In the May issue of Adventure Cyclist, we reviewed Deputy Editor Dan Meyer’s personal Surly Wednesday, a Frankenstein-esque experiment in which he transformed his winter fat bike into a summer bikepacking machine with a wheel swap and a few other select parts. If Dan’s four-season, do-anything project bike piqued your interest, check out our guide below for what to expect when modifying your own fat bike.
Not all manufacturers advertise it, but most fat bikes are interchangeable with 29er wheels. (If you’re not sure whether your fat bike is compatible, check with your local bike shop.) Your typical fat bike wheel (26 x 4–5.0in.) has roughly the same outside diameter as a 29er.
In the case of my Surly Wednesday, I usually run 26 x 4.6in. tires in the winter. For my summer 29+ (also referred to as 29 Plus) setup, I use WTB Ranger 29 x 3.0in. tires mounted on Industry Nine Backcountry 450 rims, which have an internal width of 45mm. My 29+ wheels end up a little taller than my winter wheels, forcing me to slide the rear axle back in the dropout to make room.
If your fat bike is limited to the narrower 4.0in. tires, and clearance at the bottom bracket junction is tight, you may not be able to fit 29+, but something like 29 x 2.4in. may work. Again, check with your local bike shop.
Before you start looking around for wheels, you’ll need to know your fat bike’s hub spacing. If you bought your bike in the last few years and it’s got thru-axles, this’ll be pretty easy. For front hubs, the market has settled on 150mm spacing. For rear hubs, 197mm spacing is what almost all new fat bikes are using. A few outliers (like the Surly Wednesday) use the narrower 177mm spacing. Check your bike manufacturer’s website or your local shop if you’re unsure.
There aren’t a lot of off-the-shelf options for 29er rims laced to fat bike hubs, which means your best bet might be talking to your local shop and/or wheelbuilder. If you can afford it, it’s as easy buying a set of aftermarket hubs and rims and asking your wheelbuilder to lace them up for you. This will cost a pretty penny, though, as there aren’t a lot of affordably priced fat bike hubs out there. Most of the available aftermarket hubs are from premium manufacturers like DT Swiss, Hope, and Industry Nine. (There are cheaper fat bike hubs, but I’m not sure they’re the kind you’d want to employ for long-distance travel.)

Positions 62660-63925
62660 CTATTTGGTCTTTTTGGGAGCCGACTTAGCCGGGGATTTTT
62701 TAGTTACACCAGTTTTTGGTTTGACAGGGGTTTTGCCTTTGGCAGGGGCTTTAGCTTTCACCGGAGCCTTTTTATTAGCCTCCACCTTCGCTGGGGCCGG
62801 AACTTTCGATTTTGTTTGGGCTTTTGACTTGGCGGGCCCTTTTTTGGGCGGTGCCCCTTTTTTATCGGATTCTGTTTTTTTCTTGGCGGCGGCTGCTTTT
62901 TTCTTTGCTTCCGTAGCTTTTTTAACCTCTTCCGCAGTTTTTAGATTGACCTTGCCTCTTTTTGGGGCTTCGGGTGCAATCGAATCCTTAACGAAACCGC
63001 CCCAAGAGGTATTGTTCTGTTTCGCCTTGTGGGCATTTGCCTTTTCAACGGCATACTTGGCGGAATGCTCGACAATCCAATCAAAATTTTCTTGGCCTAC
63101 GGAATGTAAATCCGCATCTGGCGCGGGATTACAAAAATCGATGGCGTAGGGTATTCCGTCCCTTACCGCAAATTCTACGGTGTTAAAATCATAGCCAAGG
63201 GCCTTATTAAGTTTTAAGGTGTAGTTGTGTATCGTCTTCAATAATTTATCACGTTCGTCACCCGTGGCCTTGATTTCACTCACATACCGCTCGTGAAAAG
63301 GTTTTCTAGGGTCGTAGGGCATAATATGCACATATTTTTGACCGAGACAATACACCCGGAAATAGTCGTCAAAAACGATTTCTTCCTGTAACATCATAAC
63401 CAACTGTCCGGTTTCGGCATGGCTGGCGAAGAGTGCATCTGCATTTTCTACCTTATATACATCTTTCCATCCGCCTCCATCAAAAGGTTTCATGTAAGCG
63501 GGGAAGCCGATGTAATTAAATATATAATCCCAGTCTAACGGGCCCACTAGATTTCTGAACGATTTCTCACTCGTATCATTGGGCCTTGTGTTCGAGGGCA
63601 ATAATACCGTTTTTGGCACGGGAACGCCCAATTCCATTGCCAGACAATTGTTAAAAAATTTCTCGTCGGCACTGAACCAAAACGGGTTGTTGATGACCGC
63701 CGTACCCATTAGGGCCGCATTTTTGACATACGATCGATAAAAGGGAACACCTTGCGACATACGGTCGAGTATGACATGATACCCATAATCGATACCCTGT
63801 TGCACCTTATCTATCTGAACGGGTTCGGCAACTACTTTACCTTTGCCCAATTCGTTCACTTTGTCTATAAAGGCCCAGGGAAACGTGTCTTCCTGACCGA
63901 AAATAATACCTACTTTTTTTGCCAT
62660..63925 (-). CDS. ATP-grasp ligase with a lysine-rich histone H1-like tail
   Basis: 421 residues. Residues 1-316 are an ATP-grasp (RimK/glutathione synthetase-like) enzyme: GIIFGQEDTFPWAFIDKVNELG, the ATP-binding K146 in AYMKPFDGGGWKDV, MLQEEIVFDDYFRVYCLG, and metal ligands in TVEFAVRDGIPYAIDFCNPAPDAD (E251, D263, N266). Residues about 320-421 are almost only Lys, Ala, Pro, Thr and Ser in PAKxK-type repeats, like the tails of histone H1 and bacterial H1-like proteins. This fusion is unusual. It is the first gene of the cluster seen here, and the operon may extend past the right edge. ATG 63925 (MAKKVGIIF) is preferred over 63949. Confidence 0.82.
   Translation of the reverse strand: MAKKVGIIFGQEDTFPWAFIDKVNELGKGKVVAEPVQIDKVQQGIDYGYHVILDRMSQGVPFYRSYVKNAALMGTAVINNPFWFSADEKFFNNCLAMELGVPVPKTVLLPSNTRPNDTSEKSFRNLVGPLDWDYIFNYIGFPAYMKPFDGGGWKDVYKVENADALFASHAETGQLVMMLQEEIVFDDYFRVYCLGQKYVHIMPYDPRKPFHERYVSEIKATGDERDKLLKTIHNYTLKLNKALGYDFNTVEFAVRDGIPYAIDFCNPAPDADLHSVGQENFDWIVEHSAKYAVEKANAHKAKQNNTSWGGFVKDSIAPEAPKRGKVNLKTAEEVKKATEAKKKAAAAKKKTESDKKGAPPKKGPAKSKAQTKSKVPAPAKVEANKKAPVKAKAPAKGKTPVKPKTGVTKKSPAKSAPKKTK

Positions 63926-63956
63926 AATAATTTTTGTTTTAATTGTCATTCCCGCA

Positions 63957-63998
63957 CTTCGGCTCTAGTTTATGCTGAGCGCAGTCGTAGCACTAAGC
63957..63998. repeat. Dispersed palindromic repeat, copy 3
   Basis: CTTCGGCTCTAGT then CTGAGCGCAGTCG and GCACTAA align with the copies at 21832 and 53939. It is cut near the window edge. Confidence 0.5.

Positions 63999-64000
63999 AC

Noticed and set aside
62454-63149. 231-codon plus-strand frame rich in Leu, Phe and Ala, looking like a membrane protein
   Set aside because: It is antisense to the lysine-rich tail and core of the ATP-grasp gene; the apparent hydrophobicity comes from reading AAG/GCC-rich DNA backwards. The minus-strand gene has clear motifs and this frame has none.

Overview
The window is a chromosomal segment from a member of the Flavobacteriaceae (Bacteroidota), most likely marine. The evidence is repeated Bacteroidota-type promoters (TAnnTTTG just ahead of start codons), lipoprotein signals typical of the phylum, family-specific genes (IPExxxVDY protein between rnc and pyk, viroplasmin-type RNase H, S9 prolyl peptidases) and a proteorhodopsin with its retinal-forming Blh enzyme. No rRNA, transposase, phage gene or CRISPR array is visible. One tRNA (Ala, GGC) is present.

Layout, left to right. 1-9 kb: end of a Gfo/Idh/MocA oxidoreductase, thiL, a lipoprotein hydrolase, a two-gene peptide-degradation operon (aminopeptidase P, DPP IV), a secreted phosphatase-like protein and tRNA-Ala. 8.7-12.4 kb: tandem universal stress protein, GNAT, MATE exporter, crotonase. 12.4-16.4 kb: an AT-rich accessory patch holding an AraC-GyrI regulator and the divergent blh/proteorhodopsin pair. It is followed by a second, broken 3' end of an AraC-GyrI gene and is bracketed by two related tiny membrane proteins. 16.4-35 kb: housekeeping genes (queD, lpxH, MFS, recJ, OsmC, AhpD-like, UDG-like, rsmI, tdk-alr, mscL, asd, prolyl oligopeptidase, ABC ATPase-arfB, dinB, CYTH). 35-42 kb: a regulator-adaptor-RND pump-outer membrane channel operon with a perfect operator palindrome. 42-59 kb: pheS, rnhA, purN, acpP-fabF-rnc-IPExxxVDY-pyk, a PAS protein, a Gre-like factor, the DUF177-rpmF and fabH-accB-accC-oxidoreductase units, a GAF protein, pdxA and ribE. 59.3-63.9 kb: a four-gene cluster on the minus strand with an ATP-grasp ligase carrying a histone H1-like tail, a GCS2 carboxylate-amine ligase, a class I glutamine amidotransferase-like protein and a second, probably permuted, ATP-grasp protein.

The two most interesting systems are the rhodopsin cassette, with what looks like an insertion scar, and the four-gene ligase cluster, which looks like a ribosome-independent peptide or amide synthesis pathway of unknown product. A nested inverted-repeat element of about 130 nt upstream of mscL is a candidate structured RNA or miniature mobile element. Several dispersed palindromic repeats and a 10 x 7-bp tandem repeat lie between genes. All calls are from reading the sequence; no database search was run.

If you don’t have a local wheelbuilder, a quick Google search will take you to a number of online shops that specialize in custom-built wheels. Sugar Wheel Works, LaceMine29, and wheelbuilder.com are a few I know that are reputable. (Of course, you can always do what I did and shell out for Industry Nine wheels.) Fatback Bikes, the Alaskan fat bike brand, also sells 29+ wheels for fat bikes, but exclusively in the 197mm rear hub spacing.
One option for keeping the price down is to buy a set of used fat bike wheels and cannibalize the hubs. Or you can cannibalize the hubs on your current fat bike wheels and then later buy another set. You can save some money if you’re willing to get creative.
Assuming that your new 29+ wheels end up a little taller than your stock wheels, your bike’s geometry will change. Basically, the entire bike will be a little higher off the ground than before, meaning you’ll have a higher bottom bracket (which could be a boon for fewer pedal strikes), a higher standover, and a higher stack.
Before you embark on this 29+ journey, consider your fat bike’s Q-factor. (Q-factor is the distance between a bicycle’s crank arms.) If you’ve spent a lot of time on your fat bike, including long rides with a load, and you’re comfortable with the wide Q-factor, then go with god. But if you’re not sure, don’t leap into it. Halfway through a month-long bikepacking trip is not the time to decide that your knees don’t like the wide Q-factor.
Aside from a couple of expensive carbon machines — Otso Voytek and Rocky Mountain Suzi Q — pretty much every fat bike has a wide Q-factor. And even within the fat bike category, actual Q-factors vary wildly. It is possible to narrow your Q-factor slightly, but it will involve hours of internet sleuthing, the cost of a new crank, and quite probably a bit of trial and error. I would recommend consulting your local shop, but nothing brings out the ire of a crusty bike mechanic quite like the Wild West of fat bike crank standards.
For a while, I did not like the wide Q-factor. (For reference, the average Q-factor for a road bike is about 150mm; for a mountain bike, 170mm; for a fat bike, 200mm or more.) But I kept riding fat bikes anyway because they’re so fun! When a used Surly Wednesday fell into my lap, I bought it, Q-factor be damned. It was primarily a winter bike for the first couple of years. After longer rides, or rides with a lot of climbing, I could definitely feel the consequences of the wider Q-factor. My knees were not appreciative. But then a funny thing happened: I got used to it. Only then did I consider using my fat bike for bikepacking.